Various laparoscopic nephroureterectomy techniques for urothelial carcinoma of the upper urinary tract have been developed to minimize postoperative discomfort and the necessity for a lengthy convalescence. We performed hand-assisted retroperitoneoscopic nephroureterectomy without hand-assisted device in 3 male patients with urothelial carcinoma of the distal ureter. Average operative time and estimated blood loss were 251 min (range 235 to 280) and 250 mL (range 200 to 300), respectively. Complication did not occur and conversion to open surgery was not necessary in all cases. Postoperative analgesic requirements were moderate and the time to regular diet intake averaged 3 days (range 2 to 4). None of the patients had a positive margin on the final pathologic specimen. At the average follow-up of 8.1 months, no regional recurrence, port-site metastasis, bladder recurrence, or distant metastasis were noted in any patient. We described our initial experience with the described technique, which obviates the need for midprocedural patient repositioning.
PMCID: PMC2779296  PMID: 16224173
Ureteral Neoplasms; Retroperitoneal Space; Laparoscopy
15.  Comparison of 30 mg and 40 mg of Mitomycin C Intravesical Instillation in Korean Superficial Bladder Cancer Patients: Prospective, Randomized Study 
A prospective study was performed to compare the efficacy and safety of intravesical mitomycin C (MMC) instillation for the prophylaxis of bladder cancer at different concentrations (30 mg or 40 mg).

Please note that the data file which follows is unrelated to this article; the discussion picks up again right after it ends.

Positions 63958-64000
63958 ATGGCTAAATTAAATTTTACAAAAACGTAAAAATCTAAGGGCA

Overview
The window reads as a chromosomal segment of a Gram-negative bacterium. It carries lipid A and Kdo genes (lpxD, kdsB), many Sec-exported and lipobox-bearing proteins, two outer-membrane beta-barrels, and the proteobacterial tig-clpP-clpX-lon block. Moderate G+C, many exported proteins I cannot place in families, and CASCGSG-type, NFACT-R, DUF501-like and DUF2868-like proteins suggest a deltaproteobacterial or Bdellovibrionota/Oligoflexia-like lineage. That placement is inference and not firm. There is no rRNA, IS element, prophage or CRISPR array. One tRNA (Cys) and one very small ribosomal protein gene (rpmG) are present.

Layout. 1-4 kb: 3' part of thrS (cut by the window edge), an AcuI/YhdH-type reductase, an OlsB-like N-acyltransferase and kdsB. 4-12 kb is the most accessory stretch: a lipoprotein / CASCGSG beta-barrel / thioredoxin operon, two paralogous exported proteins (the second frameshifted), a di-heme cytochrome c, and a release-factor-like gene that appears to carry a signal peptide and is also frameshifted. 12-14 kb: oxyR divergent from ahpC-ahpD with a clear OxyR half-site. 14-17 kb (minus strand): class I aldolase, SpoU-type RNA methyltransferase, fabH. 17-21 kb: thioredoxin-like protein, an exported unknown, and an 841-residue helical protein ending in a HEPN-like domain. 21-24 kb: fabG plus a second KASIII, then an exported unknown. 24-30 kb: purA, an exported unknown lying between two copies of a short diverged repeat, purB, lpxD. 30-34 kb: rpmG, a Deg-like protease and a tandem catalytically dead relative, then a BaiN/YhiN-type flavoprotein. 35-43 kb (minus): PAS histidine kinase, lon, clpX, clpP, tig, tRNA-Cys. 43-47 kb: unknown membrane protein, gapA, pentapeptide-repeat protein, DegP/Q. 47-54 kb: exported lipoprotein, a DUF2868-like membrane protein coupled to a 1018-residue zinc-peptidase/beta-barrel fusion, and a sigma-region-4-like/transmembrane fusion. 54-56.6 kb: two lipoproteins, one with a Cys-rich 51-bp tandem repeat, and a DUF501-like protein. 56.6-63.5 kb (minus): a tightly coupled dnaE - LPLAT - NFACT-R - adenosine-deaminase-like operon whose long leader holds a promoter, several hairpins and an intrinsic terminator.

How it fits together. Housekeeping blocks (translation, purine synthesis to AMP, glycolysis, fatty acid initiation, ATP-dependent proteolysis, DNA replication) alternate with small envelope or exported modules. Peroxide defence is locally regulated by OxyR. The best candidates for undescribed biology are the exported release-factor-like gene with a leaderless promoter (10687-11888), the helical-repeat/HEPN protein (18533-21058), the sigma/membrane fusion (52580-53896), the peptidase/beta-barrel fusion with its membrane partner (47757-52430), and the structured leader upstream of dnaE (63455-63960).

Materials and Methods
Ninety-seven patients that received complete transurethral resection for superficial bladder cancer were divided into two-randomized groups. One group (n=53) received 30 mg and the other group (n=44) received 40 mg dose of MMC weekly for 8 weeks, which was followed monthly for 10 months as maintenance therapy. The recurrence rates and side effects in both groups were recorded. The mean follow-up period was 32.4 months in the 30 mg group, and 32.0 months in the 40 mg group.
The overall one and two year recurrence rates were 19% and 24% in the 30 mg group, and 12% and 22% in the 40 mg group, which was not significantly different (p>0.05). Most of the side effects were mild and transient. Moreover, the rates of the individual side effects were not statistically different in the two groups.
Our comparison of 30 mg and 40 mg intravesical MMC instillation showed no difference in either response or side effects. Thus, we tentatively conclude that we can use 30 mg instead of 40 mg as an intravesical MMC instillation dose.
PMCID: PMC2785421  PMID: 19956509
Bladder neoplasms; Mitomycin C; Instillation therapy